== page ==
These shortbread cookies are buttery and crisp, will melt in your mouth, and they’re inspired by the different spiced cookies baked and served in India during teatime. Turmeric gives them a burst of golden sunshinelike tint, while the addition of spices gives them an irresistible fragrance. I’ve also added sesame and fennel seeds for a little crunch and nutty flavor.
Chocolate chip cookies are one of those recipes, just like meatballs or mac and cheese; they’re highly personal, and we all have opinions on what characteristics make them special. I like my cookies to be crispy on the exterior and chewy in the center. Here’s my basic chocolate chip cookie recipe.
In the early eighteenth century, a marriage took place in Turin, Italy, and the world has never been quite the same. I’m talking about the sacred union of chocolate and hazelnuts, ground together into what is called gianduja. It was born out of economic necessity when cocoa was expensive, and hazelnuts became a filler. Be forewarned: these cookies are maddeningly good.
These gingersnap cookies get their spicy punch from three different gingers and black pepper forms, while the demerara sugar provides a sweet, crunchy texture to the cookie. Gingersnaps are best eaten with a cup of warm coffee or tea.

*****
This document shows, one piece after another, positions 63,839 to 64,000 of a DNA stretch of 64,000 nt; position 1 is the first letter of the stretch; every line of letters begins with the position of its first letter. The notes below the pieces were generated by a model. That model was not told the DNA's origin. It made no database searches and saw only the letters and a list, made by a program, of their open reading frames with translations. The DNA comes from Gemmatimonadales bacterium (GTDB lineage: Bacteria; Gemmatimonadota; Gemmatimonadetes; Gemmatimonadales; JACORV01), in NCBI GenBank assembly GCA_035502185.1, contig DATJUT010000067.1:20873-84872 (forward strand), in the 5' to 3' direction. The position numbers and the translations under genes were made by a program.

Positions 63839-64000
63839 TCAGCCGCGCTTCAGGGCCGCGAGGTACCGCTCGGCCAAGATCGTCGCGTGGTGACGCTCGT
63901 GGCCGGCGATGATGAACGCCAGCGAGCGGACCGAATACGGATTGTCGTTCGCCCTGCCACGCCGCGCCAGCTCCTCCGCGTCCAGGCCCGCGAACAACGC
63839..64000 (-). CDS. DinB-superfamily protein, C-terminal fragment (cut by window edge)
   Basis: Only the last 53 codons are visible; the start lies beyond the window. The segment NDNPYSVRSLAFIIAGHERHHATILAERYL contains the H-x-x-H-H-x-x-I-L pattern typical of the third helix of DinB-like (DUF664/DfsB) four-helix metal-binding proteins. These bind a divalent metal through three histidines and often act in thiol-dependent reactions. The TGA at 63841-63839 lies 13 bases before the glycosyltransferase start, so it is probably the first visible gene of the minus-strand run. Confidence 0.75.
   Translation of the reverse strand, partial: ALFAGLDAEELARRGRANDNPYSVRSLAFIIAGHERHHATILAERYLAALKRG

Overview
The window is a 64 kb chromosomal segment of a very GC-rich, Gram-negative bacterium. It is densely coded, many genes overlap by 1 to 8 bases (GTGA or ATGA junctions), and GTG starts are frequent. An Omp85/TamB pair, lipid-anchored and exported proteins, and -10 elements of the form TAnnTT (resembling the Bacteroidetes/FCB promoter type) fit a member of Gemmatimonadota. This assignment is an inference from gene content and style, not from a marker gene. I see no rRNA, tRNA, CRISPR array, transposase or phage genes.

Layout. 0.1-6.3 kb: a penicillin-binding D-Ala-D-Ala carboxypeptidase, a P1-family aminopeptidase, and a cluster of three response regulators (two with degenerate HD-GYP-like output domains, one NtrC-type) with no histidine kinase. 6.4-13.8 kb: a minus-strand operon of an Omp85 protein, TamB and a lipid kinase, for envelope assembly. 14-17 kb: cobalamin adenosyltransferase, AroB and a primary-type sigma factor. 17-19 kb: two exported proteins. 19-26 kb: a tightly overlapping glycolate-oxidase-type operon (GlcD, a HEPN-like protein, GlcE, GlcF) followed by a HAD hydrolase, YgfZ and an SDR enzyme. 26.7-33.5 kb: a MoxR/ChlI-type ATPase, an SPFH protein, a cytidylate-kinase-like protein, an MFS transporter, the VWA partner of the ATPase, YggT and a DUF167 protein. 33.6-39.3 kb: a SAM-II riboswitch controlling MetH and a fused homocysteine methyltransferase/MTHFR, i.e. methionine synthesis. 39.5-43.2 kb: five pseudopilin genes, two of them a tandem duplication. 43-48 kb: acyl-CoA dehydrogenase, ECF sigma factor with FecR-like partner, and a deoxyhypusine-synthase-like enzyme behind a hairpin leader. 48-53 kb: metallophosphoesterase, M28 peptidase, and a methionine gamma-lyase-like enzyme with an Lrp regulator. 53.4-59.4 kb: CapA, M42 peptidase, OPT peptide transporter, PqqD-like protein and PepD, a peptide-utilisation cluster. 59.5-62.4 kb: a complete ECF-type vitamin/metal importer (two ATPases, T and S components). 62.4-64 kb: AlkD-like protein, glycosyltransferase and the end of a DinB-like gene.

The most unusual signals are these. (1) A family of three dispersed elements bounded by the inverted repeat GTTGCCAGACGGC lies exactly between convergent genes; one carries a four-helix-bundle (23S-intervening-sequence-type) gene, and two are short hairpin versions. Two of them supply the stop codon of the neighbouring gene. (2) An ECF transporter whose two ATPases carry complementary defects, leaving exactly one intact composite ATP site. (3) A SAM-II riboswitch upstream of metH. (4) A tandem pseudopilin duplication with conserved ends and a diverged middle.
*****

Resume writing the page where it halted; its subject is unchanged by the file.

This is a chai-spiced version of my gingersnaps. There’s extra ginger, ground black tea leaves, and chai masala for the full effect, and they’re great with tea or coffee.
Caramelized dates and figs come together in these crispy, chewy, spiced oatmeal cookies. Eat them warm or cool but be warned, one cookie is never enough!
These delightful cookies are perfect with hot tea or coffee. In India, pistachios and milk are a common combination in many desserts like pedas (a type of milk fudge), and to play off that theme, I’ve created these cookies that use milk powder and bright green pistachios. The cookies aren’t completely soft; they’re crisp on the edges and tender in the center; combined with the texture of the baked pistachios, it feels much nicer on the palette. I’ve also got a special white chocolate-dipped version of these cookies in the holiday cookie edition at The Kitchn this year.
The whole-grain cookies are gluten-free and an excellent addition to your holiday cookie collection. The texture of these cookies is similar to shortbread with a sandy texture. I will caution you that the dough will stick to work with, so follow my instructions to roll them out between sheets of parchment paper and freeze them to peel the cutout cookies easily.
Checkerboard cookies are one of my favorite childhood cookies, and I love making them year-round, especially at Christmas. To increase the number of checks, double or triple the recipe to make more logs of the vanilla and cocoa dough and arrange them alternately to create the checked pattern.
Until next time,
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The best most valuable cookie info I have ever seen for us amateurs.